A failed Reagan-era crank theory used to cut taxes and services. It promised a boom in productivity and never produced one. Instead, it created an ever-increasing concentration of wealth in the hands of the rich. Featuring the Laffer Curve. Also called voodoo economics and trickle-down economics. Considered a gross failure.
- A graphical assault on supply-side tax cuts [More...]
- "But the fact that the simple empirical record is uniformly hostile to the supply-side story should put the burden of proof squarely on those arguing that supply-side tax cuts will be pro-growth."
- Charlatans, Cranks and Kansas [More...]
- Paul Krugman takes the Kochtopus' ALEC to task for promoting long-discredited Supply-Side Economics policies. "And most of ALEC’s efforts are directed, not surprisingly, at privatization, deregulation, and tax cuts for corporations and the wealthy."
- Economics is too important to leave to the experts [More...]
- "[...] it is entirely possible for people who are not professional economists to have sound judgments on economic issues, based on some knowledge of key economic theories and appreciation of the political and ethical assumptions underlying various theories. Very often, the judgments by ordinary citizens may be better than those by professional economists, being more rooted in reality and less narrowly focused.
- Finally, Something Isn’t the Matter With Kansas [More...]
- "The cuts came. But the growth never did. As the rest of the country was growing at rates of just above 2 percent, Kansas grew at considerably slower rates, finally hitting just 0.2 percent in 2016. Revenues crashed. "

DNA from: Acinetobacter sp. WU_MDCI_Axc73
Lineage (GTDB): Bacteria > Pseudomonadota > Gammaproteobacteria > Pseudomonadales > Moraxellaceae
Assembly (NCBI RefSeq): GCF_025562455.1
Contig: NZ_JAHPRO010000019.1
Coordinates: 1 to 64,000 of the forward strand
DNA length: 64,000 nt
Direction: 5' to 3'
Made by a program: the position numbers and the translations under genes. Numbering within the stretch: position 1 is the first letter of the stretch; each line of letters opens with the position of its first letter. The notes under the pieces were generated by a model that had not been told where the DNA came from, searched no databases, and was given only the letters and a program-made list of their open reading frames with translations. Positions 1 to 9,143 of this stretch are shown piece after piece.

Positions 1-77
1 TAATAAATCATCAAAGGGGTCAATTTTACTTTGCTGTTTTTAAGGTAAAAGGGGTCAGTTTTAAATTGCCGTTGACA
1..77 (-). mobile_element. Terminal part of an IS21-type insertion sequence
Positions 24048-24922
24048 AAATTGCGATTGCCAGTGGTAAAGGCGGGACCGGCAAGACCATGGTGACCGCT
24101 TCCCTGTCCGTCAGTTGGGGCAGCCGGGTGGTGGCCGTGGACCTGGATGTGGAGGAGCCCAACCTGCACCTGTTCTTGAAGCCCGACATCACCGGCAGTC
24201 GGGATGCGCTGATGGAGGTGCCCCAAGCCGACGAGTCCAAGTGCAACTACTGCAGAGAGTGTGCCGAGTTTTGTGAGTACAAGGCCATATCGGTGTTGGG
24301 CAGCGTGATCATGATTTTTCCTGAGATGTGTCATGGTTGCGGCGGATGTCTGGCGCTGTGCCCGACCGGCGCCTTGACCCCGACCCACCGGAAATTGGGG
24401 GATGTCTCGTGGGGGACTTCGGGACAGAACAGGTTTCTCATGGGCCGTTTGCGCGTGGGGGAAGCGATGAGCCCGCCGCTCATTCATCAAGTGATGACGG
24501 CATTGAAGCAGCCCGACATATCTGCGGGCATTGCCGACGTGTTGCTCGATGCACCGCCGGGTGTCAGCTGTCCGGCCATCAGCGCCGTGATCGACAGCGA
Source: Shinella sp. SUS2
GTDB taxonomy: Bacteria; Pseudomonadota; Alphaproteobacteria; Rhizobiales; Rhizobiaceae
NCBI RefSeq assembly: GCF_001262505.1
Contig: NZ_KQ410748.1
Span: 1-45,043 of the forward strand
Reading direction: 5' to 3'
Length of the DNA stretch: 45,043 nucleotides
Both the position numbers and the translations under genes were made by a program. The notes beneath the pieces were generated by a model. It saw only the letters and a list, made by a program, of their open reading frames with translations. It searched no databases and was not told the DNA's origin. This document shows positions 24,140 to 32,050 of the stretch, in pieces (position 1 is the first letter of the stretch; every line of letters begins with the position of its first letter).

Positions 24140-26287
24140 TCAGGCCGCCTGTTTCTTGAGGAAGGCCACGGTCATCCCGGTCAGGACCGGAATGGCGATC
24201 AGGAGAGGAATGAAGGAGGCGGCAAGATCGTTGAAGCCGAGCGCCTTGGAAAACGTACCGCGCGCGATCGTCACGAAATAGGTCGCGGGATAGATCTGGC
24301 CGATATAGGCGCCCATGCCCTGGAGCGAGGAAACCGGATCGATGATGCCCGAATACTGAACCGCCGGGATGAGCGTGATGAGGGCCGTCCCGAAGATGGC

- Kansas’s conservative experiment may have gone worse than people thought [More...]
- "A working paper by economists at Oklahoma State University suggests that cutting taxes actually may have damaged Kansas's economy, resulting in fewer jobs, reduced incomes and a slower pace of growth."
- Math vs. Reaganomics: Why GOP's anti-tax hysteria falls flat [More...]
- Mathematician Jordan Ellenberg points out some fallacies of Cato Institute propaganda, Voodoo Economics, and the Laffer Curve, based on the difference between linearity and nonlinearity.
- Tax Cuts Are Theft: An Amplification [More...]
- Tax cuts steal from the social institutions that have made us a prosperous society.
- The Economic Consequences of Major Tax Cuts for the Rich [More...]
- "We find that major reforms reducing taxes on the rich lead to higher income inequality as measured by the top 1% share of pre-tax national income. The effect remains stable in the medium term. In contrast, such reforms do not have any significant effect on economic growth and unemployment."
- The Middle-Out Moment [More...]
- A symposium to make what “middle-out” economics the operating progressive theory of economic growth. ": That is, we must promote middle-out economics not just as a nice-sounding idea, but as the direct alternative to trickle-down economics. Where conservatives say investing in the top 1 percent drives growth, we say that investing in the broad middle does it."
- There is No Reason to Believe that Tax Cuts are an Elixir for Economic Growth [More...]
- Many conservatives apparently believe that federal tax cuts have borne rich fruit for the country, or, at worst, that the jury is still out. But this seems to be a case of “who are you going to believe – us, or your lying eyes?” At the federal level, there is virtually no evidence that broad-based tax cuts have had a positive effect on growth.
- When econ models potentially mislead, econ profs should say so [More...]
- Models are often based on assumptions that do not hold in the real world. When they are used to support real-world policies, these failings of the models should be highlighted.
[A]ll these economic theories are at least debatable and often highly questionable. Contrary to what professional economists will typically tell you, economics is not a science. All economic theories have underlying political and ethical assumptions, which make it impossible to prove them right or wrong in the way we can with theories in physics or chemistry.
Ha-Joon Chang, "Economics is too important to leave to the experts"